There could be no coronavirus deaths on several days in June in the UK if trends continue their current path, experts have said.
Fatalities are currently dropping by 30 a day, which puts the country on course to have none by the end of next month, statisticians argued.
The number of registered deaths from COVID-19 fell for a third week in a row, with 3,930 fatalities associated with the disease in the week ending 8 May, according to data from the Office for National Statistics (ONS).
Professor Carl Heneghan, from Oxford University’s Centre for Evidence-Based Medicine, said at a briefing on Tuesday: “I think by the end of June we'll be looking at the data and finding it difficult to find people with this illness, if the current trends continue in the deaths.”
Prof Heneghan said the UK would continue having sporadic death rates from coronavirus for around four to six weeks.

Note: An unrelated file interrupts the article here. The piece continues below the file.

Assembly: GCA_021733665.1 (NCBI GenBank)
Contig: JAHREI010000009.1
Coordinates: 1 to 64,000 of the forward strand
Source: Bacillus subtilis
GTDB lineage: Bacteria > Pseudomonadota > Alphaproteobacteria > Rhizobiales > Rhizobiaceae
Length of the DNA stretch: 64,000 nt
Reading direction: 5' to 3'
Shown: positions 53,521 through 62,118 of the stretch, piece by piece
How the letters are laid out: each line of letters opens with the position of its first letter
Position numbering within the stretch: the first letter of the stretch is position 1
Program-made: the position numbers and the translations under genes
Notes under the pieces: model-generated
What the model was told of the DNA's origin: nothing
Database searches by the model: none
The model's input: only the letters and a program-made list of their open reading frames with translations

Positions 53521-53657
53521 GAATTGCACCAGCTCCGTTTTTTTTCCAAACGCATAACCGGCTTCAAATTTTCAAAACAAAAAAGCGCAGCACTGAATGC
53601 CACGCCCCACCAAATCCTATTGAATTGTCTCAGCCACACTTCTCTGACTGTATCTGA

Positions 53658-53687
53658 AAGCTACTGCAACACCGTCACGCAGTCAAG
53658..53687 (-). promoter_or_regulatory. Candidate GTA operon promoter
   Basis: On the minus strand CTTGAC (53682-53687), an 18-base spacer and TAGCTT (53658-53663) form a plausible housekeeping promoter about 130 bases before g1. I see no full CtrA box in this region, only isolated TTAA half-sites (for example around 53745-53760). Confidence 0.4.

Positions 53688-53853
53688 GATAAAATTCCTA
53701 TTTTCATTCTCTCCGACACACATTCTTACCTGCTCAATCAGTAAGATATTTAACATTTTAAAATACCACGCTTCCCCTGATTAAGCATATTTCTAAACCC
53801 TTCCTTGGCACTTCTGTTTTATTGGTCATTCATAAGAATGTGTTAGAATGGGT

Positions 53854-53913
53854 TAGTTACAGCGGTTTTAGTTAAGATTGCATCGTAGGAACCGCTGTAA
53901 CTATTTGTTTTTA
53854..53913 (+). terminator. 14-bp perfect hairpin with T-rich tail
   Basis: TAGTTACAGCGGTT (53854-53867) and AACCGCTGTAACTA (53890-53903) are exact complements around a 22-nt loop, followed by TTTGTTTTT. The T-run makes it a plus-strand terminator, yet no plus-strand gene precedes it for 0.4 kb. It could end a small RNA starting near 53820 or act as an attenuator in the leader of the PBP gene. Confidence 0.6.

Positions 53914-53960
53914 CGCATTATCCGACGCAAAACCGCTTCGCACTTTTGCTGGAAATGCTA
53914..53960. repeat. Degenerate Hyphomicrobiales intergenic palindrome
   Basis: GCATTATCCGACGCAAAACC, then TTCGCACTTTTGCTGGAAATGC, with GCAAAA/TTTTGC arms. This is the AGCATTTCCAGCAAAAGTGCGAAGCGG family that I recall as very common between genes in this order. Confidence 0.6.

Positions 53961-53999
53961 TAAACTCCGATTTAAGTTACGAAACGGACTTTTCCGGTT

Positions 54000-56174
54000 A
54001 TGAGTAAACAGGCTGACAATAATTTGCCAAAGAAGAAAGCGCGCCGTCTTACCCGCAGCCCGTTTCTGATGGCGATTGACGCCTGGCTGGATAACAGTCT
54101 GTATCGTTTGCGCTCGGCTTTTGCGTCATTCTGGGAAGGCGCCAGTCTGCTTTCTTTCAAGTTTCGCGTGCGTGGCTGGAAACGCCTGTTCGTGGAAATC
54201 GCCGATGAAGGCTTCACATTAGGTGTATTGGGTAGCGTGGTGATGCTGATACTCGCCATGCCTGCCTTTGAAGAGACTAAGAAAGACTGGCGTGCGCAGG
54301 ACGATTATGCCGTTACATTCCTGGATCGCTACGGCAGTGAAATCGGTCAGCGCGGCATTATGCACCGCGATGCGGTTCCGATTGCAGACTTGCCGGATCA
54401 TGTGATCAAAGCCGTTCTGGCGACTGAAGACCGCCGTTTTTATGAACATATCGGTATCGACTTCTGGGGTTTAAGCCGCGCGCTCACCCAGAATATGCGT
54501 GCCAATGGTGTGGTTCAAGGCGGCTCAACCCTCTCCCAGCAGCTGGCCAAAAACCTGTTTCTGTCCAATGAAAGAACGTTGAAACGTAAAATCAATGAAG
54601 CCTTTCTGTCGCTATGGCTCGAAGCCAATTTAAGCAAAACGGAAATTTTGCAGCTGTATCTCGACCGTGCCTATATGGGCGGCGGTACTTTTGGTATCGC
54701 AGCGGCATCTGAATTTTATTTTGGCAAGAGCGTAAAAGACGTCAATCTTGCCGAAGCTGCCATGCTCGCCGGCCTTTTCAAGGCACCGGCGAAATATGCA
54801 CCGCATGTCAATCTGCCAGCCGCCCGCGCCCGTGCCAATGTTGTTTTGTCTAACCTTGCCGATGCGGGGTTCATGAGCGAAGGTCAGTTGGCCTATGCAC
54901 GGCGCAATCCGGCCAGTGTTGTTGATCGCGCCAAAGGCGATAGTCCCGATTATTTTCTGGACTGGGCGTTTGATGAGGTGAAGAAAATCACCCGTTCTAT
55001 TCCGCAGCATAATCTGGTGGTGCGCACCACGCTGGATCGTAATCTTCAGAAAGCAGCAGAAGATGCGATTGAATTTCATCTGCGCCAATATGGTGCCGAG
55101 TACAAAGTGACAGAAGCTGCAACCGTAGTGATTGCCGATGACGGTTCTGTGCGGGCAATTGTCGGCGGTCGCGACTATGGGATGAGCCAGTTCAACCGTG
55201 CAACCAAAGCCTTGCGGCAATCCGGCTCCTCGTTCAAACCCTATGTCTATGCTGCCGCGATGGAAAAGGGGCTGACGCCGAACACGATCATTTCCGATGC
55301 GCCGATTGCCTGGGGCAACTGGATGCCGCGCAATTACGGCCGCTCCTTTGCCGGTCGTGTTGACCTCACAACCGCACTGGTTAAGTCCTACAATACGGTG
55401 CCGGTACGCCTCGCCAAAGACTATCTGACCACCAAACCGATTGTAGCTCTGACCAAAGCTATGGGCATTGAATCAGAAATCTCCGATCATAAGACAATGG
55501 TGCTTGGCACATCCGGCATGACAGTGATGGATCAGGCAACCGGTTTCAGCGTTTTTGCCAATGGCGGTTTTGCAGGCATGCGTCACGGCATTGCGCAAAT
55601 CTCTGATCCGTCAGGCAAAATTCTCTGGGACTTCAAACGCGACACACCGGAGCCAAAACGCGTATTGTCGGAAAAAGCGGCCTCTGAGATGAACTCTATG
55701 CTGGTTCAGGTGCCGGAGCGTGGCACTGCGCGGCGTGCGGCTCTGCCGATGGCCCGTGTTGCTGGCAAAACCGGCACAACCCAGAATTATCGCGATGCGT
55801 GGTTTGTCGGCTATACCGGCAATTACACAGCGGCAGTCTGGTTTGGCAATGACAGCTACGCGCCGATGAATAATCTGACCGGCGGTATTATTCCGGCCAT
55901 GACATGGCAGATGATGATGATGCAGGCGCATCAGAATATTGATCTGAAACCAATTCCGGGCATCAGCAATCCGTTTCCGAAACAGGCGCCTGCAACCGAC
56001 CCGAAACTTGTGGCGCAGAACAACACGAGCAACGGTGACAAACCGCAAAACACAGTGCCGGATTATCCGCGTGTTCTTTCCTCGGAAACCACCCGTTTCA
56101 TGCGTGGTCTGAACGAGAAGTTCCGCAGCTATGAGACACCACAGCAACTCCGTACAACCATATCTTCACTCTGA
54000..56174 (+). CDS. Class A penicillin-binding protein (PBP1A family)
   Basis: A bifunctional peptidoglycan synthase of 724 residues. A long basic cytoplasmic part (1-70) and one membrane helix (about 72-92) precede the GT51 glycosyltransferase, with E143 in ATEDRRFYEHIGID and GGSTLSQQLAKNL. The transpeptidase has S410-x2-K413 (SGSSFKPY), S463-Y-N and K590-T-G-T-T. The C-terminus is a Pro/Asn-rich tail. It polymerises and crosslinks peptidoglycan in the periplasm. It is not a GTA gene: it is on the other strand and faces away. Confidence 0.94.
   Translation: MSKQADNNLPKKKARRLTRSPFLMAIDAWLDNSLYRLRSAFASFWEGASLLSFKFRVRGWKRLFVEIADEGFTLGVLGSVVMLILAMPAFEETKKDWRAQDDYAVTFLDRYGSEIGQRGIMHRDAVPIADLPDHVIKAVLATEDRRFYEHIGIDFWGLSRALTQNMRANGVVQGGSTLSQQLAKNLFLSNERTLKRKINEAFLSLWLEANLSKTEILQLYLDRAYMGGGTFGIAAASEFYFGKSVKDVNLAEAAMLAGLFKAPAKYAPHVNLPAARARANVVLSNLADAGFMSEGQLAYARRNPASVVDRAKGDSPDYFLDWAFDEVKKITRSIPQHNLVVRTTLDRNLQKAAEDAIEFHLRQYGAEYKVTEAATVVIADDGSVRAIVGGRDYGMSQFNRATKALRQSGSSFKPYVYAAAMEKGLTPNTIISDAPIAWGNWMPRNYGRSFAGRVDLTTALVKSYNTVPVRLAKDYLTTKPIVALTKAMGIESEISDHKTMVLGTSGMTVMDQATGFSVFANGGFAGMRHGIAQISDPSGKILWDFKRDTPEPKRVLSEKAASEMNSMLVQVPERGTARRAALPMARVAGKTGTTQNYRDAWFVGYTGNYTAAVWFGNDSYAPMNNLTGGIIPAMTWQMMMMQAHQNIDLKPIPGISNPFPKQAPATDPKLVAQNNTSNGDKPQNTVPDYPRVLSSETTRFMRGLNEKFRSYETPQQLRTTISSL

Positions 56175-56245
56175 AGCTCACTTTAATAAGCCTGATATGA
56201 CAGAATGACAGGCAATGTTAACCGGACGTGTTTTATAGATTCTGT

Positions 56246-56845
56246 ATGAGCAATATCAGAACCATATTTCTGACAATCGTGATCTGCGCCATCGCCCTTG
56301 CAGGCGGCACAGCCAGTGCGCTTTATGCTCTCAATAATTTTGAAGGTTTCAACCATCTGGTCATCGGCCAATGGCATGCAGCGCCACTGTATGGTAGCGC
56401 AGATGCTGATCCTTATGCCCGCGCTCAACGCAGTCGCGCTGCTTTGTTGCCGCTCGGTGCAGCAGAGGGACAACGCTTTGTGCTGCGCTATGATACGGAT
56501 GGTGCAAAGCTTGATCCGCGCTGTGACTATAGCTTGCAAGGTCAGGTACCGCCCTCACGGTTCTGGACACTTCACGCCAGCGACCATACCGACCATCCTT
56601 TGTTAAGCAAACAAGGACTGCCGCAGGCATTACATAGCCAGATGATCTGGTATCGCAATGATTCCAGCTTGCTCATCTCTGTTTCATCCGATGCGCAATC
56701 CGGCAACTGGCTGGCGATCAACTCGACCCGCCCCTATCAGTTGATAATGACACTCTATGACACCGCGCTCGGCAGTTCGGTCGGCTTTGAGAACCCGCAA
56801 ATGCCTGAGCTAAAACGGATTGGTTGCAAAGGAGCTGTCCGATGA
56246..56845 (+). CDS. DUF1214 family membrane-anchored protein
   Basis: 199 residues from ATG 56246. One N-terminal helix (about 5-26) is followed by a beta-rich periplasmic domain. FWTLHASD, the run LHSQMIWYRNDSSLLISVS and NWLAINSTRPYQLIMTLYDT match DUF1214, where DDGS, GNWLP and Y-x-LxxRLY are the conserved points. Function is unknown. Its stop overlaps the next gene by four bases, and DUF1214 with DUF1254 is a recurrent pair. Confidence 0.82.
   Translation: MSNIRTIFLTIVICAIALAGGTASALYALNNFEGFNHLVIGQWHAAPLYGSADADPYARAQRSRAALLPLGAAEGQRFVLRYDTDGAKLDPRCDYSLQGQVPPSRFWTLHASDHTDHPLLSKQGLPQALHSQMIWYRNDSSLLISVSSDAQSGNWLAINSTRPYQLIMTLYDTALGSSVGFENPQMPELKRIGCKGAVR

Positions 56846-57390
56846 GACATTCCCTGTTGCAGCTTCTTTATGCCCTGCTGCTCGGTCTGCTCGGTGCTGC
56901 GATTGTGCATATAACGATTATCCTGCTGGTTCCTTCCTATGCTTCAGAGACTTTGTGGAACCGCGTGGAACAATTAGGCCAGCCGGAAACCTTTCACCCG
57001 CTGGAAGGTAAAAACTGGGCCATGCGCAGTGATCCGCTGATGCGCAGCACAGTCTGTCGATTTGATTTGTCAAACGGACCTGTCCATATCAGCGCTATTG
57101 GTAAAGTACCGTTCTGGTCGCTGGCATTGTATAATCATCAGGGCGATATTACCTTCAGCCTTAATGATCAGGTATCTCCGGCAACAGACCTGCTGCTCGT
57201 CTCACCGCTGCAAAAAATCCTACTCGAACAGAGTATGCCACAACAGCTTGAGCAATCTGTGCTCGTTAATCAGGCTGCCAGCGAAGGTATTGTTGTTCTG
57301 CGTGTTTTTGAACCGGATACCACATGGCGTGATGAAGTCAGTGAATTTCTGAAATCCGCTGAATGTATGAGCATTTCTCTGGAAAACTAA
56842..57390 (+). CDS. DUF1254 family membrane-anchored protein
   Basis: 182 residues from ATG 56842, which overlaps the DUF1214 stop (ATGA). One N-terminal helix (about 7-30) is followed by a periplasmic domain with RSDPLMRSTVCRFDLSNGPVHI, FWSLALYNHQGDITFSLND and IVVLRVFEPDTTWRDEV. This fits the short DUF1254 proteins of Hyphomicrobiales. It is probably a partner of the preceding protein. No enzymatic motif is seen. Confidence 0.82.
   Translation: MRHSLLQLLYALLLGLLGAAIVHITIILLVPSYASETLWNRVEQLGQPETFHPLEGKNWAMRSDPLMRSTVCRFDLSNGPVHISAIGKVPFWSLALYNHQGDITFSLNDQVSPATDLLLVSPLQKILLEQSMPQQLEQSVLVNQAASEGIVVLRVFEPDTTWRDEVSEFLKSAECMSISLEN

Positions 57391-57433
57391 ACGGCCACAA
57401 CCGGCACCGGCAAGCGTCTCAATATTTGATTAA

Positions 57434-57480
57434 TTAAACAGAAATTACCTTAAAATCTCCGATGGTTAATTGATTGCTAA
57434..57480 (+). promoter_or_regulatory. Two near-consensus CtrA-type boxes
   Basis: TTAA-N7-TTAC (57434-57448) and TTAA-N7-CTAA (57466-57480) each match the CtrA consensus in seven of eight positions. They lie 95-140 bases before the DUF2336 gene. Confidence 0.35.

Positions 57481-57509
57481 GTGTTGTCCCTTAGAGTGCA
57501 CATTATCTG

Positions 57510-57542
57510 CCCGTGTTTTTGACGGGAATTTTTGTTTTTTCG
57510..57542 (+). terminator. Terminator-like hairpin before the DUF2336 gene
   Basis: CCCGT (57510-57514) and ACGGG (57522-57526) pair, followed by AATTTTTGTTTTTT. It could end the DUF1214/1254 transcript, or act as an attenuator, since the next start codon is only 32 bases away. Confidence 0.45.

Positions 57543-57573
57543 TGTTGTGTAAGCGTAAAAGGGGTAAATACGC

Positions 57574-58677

He added: “People shouldn't panic or get out of context if suddenly, say, we've had no deaths for four days, and now we've had eight or ten, because we'll see that as you go down lower numbers, [there will be] a bit more variation in the actual data.”
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Dr Jason Oke, who works as a statistician at Oxford University, backed up his colleague, saying: “They are [deaths] dropping at about 30 a day. And the last day the ONS reports it’s just below 400 deaths [in total].
“So you can do the maths and wonder if that continues, for how much longer will we see COVID deaths.”
In total, the ONS revealed on Tuesday 39,071 deaths had been associated with COVID-19 in England and Wales up to 8 May.
When combined with the number of deaths in Scotland and Northern Ireland, the four-nation total adds up to more than 44,000.
These stats include any fatality with the virus mentioned on the death certificate, with or without a positive test.
The latest ONS figures also show about a quarter of coronavirus-related deaths in England and Wales took place in care homes.
Official government figures have the UK coronavirus death toll at 35,341, which includes all deaths across in hospitals, care homes and the community.